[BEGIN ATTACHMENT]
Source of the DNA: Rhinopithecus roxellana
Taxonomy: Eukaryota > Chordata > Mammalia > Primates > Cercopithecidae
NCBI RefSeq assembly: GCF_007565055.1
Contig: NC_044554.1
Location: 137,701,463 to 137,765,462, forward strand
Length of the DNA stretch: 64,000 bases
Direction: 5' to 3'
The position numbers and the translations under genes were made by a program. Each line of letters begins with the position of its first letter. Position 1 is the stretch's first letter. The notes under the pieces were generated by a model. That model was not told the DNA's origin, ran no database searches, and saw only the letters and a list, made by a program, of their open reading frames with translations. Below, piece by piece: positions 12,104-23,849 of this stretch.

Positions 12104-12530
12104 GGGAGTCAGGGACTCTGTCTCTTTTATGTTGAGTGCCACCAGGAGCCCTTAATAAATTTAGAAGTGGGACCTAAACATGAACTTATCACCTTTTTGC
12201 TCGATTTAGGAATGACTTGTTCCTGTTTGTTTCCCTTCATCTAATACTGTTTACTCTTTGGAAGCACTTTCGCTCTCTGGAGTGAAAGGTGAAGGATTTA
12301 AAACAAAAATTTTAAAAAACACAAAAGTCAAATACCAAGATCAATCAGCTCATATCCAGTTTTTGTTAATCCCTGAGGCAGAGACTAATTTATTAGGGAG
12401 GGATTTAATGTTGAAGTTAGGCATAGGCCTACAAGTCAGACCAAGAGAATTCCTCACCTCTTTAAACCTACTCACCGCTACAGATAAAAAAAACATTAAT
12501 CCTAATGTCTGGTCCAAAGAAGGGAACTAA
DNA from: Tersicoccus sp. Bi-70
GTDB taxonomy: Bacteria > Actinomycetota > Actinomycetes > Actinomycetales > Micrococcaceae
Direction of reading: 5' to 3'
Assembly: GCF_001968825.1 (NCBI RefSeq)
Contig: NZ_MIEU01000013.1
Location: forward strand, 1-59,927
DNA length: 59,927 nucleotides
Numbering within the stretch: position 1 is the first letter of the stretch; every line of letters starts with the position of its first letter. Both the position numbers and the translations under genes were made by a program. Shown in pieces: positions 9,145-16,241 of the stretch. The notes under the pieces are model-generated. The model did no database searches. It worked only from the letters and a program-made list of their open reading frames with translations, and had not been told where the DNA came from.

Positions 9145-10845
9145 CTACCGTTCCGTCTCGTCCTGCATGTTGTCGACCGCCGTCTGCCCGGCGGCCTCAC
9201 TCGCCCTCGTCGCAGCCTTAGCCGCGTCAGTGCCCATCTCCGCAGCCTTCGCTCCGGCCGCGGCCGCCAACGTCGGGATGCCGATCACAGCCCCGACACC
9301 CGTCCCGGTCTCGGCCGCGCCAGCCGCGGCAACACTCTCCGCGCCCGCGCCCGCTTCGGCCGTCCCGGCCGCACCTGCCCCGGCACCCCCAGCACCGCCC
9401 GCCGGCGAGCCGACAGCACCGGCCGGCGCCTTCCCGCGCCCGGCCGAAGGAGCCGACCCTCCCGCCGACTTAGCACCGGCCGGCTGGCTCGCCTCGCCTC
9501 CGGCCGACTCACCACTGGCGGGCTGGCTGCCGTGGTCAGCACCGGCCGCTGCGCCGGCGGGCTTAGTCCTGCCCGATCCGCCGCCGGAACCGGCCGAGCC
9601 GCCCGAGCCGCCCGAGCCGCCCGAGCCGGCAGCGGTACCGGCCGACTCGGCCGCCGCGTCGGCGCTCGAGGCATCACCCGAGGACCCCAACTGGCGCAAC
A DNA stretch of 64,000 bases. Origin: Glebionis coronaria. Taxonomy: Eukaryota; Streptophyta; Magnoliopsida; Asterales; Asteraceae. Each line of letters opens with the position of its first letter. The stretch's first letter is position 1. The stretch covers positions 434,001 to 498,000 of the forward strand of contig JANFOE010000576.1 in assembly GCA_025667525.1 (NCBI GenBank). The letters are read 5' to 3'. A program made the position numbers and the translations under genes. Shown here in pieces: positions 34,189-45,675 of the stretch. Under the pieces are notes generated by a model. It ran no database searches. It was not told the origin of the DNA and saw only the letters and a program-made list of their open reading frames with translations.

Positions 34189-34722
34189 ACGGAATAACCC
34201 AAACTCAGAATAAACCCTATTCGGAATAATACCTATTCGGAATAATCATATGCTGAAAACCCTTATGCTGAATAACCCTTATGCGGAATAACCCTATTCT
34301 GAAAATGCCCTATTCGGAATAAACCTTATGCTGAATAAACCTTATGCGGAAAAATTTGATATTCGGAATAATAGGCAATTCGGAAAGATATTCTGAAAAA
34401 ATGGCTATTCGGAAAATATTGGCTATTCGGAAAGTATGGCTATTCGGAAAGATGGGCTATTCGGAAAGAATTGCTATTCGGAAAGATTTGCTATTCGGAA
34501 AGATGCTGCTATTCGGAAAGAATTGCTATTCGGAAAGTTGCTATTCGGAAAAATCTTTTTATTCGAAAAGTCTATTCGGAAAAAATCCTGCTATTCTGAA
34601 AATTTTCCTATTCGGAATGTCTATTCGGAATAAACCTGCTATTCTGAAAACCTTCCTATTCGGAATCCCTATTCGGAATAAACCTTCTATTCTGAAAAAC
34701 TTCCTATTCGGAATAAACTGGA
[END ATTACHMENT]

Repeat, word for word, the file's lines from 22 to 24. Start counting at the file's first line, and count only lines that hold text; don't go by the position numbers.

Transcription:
Numbering within the stretch: position 1 is the first letter of the stretch; every line of letters starts with the position of its first letter. Both the position numbers and the translations under genes were made by a program. Shown in pieces: positions 9,145-16,241 of the stretch. The notes under the pieces are model-generated. The model did no database searches. It worked only from the letters and a program-made list of their open reading frames with translations, and had not been told where the DNA came from.

Positions 9145-10845
9145 CTACCGTTCCGTCTCGTCCTGCATGTTGTCGACCGCCGTCTGCCCGGCGGCCTCAC